Libeskind redesign for German war museum

13th October 2011, Comments 0 comments

Sixty-six years after the fall of Nazi dictator Adolf Hitler, a new museum aims to chart Germany's bloody military history, in a building redesigned by star architect Daniel Libeskind.

The 13,000-square-metre (140,000-square-foot) exhibition charts the sombre tale of German armed forces, from the primitive weapons of the 14th century, through two world wars, to its current unpopular mission in Afghanistan.

Opening to the public on Saturday after seven years of renovation, the museum in the southeastern city of Dresden aims to tackle the delicate relationship between the German people and its army, explained curator Gorch Pieken.

"Military museums are usually technical museums. But this museum is above all historical," he said, adding: "We are expecting a lively debate. This museum is a place where visitors should express their opinions."

With much of the exhibition given over to Germany's darkest hour -- the Holocaust -- the army chose a Jewish architect to revamp the museum, Daniel Libeskind, a 65-year-old American, himself descended from survivors of the Nazi genocide.

Considered one of the most celebrated architects of his time, Libeskind also designed the Jewish Museum in Berlin and is currently working on a building to be erected at Ground Zero, site of the September 11, 2001 attacks in New York.

His redesign -- a concrete, steel and glass extension to an existing 19th century building -- is divided into two parts with explanations in German and in English.

The visitor walks through a series of thematic exhibitions, including "war and memory", "politics and violence", "animals in military life" and "war and play", showing how plastic soldiers became a popular child's toy.

One game teaching children to read, which dates from 1930s Germany, spells out a famous name in wooden block letters: Adolf Hitler.

In another exhibit from the Nazi era, a children's book called "poisonous mushrooms" recounts 17 bedside stories explaining to German youngsters how "poisonous" the Jews were.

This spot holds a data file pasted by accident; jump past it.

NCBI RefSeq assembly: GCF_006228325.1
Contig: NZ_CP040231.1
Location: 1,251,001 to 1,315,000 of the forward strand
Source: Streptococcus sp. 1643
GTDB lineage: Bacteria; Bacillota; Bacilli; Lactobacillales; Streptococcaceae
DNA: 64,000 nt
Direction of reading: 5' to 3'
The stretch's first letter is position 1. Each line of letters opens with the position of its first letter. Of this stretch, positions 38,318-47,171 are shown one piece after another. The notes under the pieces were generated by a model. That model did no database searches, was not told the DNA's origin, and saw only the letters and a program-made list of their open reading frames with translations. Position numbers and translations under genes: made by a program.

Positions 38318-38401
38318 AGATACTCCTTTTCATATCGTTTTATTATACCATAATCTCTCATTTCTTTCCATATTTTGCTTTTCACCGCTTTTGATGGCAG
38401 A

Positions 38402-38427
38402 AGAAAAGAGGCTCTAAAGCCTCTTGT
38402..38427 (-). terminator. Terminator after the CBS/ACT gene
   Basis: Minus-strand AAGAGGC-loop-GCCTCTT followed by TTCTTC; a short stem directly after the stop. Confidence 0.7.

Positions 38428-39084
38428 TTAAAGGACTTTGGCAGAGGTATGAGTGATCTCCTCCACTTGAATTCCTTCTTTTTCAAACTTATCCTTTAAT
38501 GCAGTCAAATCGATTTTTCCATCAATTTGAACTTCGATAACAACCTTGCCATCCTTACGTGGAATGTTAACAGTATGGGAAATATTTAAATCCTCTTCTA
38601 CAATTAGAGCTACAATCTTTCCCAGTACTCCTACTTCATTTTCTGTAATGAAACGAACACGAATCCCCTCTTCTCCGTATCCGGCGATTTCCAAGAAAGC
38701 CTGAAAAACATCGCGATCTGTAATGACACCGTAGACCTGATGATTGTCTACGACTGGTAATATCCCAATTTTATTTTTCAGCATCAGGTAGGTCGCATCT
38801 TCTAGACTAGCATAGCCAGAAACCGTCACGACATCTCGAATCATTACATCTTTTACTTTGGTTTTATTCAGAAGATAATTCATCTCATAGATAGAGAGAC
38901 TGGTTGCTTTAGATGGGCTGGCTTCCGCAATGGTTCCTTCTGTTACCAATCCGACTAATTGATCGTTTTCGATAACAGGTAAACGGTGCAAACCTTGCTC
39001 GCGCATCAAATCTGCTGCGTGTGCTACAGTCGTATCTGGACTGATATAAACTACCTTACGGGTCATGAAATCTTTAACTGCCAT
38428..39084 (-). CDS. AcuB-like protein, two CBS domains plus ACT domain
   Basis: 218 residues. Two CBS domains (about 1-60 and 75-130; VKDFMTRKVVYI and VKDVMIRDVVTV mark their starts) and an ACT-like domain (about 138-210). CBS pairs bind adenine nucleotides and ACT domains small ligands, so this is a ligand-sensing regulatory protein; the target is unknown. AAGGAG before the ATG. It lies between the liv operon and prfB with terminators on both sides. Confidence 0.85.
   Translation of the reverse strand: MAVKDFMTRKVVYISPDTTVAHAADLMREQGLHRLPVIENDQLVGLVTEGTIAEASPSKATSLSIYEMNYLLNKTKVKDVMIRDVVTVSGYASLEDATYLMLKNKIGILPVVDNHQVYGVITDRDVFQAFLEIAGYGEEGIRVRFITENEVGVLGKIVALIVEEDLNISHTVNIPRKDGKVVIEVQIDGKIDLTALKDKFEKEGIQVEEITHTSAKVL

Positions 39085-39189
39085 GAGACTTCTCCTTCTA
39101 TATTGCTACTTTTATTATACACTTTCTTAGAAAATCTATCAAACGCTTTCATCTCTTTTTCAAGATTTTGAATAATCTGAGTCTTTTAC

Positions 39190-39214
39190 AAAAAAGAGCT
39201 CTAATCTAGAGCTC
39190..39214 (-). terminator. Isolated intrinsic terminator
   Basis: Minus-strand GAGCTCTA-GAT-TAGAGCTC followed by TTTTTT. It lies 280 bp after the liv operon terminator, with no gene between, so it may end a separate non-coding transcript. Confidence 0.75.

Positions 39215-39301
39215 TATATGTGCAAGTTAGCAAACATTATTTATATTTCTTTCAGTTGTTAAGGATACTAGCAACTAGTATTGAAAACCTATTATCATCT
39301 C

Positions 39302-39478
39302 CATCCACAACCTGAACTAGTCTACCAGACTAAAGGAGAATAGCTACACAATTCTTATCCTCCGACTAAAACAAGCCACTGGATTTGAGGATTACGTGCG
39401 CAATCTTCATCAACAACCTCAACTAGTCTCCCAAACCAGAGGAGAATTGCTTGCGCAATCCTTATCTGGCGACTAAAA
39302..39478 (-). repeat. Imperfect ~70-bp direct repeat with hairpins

On the top floor, the start of the thematic section, is a "view over Dresden", enabling visitors to see the near-total destruction of the city in a controversial Allied bombing campaign towards the end of World War II.

Dresden, where tens of thousands of people died, has become a symbol of German suffering in the war, after decades of silence about the issue. Every year, neo-Nazis take to the streets to protest against the bombing.

But the exhibit leaves the visitor with no doubt that the Germans were more aggressors than victims.

Stones from the Polish town of Wielun, pulverised by the Luftwaffe in 1939 at the start of World War II, and the Dutch port of Rotterdam, which suffered a similar fate, are displayed.

The museum ends its chronological tour with two exhibits that have become symbols for anti-war activists in Germany.

First, the suit jacket worn by then foreign minister Joschka Fischer when anti-war protestors splattered him with paint as he defended the German army's mission in Kosovo.

"We always said: 'let there never again be war', but we also said: 'let there never again be Auschwitz'," said Fischer at the time, referring to the most infamous of Nazi death camps.

A bit further, behind a screen, is a damaged army vehicle, victim of an attack in Afghanistan, where Germany has around 5,000 troops supporting a NATO mission -- a deployment that polls show is highly unpopular in the country.

© 2011 AFP

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